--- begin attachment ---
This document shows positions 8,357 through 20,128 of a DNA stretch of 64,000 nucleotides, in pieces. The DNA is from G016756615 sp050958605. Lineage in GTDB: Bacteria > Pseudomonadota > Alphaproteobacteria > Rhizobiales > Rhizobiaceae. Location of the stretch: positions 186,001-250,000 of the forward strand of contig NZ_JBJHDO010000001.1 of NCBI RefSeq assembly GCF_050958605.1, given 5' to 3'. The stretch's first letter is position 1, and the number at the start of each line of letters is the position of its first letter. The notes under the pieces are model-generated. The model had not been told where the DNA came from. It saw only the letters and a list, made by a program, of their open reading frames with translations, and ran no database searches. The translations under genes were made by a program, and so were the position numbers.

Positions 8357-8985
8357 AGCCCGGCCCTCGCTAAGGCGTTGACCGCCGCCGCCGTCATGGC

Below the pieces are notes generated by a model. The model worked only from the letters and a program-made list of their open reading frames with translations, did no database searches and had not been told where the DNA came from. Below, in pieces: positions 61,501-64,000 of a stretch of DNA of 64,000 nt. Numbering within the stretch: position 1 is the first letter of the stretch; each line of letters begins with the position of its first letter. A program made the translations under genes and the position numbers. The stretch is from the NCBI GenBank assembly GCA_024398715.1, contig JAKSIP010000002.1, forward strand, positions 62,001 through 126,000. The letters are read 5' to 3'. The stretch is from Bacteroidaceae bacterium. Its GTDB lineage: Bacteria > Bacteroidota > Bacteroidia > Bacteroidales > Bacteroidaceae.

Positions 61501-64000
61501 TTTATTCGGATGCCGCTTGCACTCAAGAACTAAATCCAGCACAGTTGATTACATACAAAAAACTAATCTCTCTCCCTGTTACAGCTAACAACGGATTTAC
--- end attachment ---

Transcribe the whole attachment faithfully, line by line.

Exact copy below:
This document shows positions 8,357 through 20,128 of a DNA stretch of 64,000 nucleotides, in pieces. The DNA is from G016756615 sp050958605. Lineage in GTDB: Bacteria > Pseudomonadota > Alphaproteobacteria > Rhizobiales > Rhizobiaceae. Location of the stretch: positions 186,001-250,000 of the forward strand of contig NZ_JBJHDO010000001.1 of NCBI RefSeq assembly GCF_050958605.1, given 5' to 3'. The stretch's first letter is position 1, and the number at the start of each line of letters is the position of its first letter. The notes under the pieces are model-generated. The model had not been told where the DNA came from. It saw only the letters and a list, made by a program, of their open reading frames with translations, and ran no database searches. The translations under genes were made by a program, and so were the position numbers.

Positions 8357-8985
8357 AGCCCGGCCCTCGCTAAGGCGTTGACCGCCGCCGCCGTCATGGC

Below the pieces are notes generated by a model. The model worked only from the letters and a program-made list of their open reading frames with translations, did no database searches and had not been told where the DNA came from. Below, in pieces: positions 61,501-64,000 of a stretch of DNA of 64,000 nt. Numbering within the stretch: position 1 is the first letter of the stretch; each line of letters begins with the position of its first letter. A program made the translations under genes and the position numbers. The stretch is from the NCBI GenBank assembly GCA_024398715.1, contig JAKSIP010000002.1, forward strand, positions 62,001 through 126,000. The letters are read 5' to 3'. The stretch is from Bacteroidaceae bacterium. Its GTDB lineage: Bacteria > Bacteroidota > Bacteroidia > Bacteroidales > Bacteroidaceae.

Positions 61501-64000
61501 TTTATTCGGATGCCGCTTGCACTCAAGAACTAAATCCAGCACAGTTGATTACATACAAAAAACTAATCTCTCTCCCTGTTACAGCTAACAACGGATTTAC